Time again for our Website of the Week, when we showcase interesting and innovative online destinations.
November 11 is Veterans Day in the United States, when we honor those who served our country in uniform. The holiday is only one day a year, but our Website of the Week recalls the personal stories of those men and women every day.
PATRICK: "We are currently the largest oral history in the country. The Veterans History Project contains a little bit over 45,000 collections. That includes interviews, both audio and video. And in addition to those 45,000, we have tens of thousands of letters, photographs, diaries that people have submitted to the Library of Congress here for inclusion."
Bob Patrick heads the Veterans History Project at the Library of Congress, online at loc.gov/vets, where you can watch or listen to many of those first-person interviews.
A few of the participants are well-known to Americans, but most are not, such as World War II veteran William Loncaric, who was with the U.S. troops who liberated Dachau, the Nazi concentration camp near Munich.
LONCARIC: "I've never seen anything like this in my life. And we must have had about 2,000 people who were ambulatory, and we were so hurt at what happened to this people that all the fellows there, even the infantry, we took our spare clothing and gave it to these guys."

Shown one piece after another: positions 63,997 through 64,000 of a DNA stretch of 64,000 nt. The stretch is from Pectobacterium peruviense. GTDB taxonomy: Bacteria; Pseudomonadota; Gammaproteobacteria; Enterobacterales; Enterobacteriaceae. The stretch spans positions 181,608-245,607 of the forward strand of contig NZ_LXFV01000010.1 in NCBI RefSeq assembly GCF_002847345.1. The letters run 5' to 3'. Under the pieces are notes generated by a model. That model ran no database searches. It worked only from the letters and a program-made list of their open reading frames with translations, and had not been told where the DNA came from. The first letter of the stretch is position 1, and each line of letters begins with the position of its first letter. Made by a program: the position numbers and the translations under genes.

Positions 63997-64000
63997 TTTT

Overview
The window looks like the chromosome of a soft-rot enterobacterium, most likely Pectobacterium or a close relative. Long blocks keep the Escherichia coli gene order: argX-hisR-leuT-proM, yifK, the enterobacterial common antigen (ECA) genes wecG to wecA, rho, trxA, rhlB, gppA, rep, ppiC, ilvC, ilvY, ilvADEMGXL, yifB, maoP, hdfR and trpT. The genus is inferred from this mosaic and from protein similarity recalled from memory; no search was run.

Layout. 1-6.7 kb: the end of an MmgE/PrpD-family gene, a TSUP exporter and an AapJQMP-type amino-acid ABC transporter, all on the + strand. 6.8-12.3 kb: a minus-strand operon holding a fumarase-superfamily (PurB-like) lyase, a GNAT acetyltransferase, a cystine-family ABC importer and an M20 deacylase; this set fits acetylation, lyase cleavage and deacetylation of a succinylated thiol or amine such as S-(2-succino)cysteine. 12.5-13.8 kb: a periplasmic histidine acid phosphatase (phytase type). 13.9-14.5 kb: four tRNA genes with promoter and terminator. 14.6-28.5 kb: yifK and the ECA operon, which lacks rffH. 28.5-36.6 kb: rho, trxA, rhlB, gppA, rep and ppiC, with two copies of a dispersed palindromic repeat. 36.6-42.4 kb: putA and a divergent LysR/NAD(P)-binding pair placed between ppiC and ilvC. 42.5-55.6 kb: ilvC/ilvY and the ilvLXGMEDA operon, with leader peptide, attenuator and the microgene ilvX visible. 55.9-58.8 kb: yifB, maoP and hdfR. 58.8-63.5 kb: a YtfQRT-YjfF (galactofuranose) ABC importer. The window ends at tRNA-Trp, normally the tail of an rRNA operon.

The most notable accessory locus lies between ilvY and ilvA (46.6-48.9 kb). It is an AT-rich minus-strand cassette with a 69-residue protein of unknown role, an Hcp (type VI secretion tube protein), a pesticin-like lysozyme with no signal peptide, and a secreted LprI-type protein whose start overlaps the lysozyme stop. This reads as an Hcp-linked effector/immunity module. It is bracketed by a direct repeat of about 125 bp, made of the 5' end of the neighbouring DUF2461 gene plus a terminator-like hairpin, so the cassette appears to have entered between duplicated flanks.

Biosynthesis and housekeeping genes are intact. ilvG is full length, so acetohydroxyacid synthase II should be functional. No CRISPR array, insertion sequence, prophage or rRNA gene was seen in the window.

TEXT: If you studied history in school, you might have learned about a couple of big battles, or who won a war. The Veterans History Project goes deeper, adding a soldier's-eye view of military experience. Some of the interviews were conducted by professional historians. Others are family projects, and Bob Patrick says doing the interview is itself an important part of the legacy.
PATRICK: "I think they also help to inspire future generations. One very important part of this project is the intergenerational part of it: the granddaughter that sits down with her grandfather who fought in World War II, say, and hear his story. And that's another part of it that these veterans and these people who did serve have the opportunity to enlighten their families and also to enlighten the nation."
Experience wartime without getting mud on your boots, through the stories of the men and women who were there. Our Website of the Week is the Veterans History Project of the Library of Congress at loc.gov/vets, or get the link from our site, voanews.com.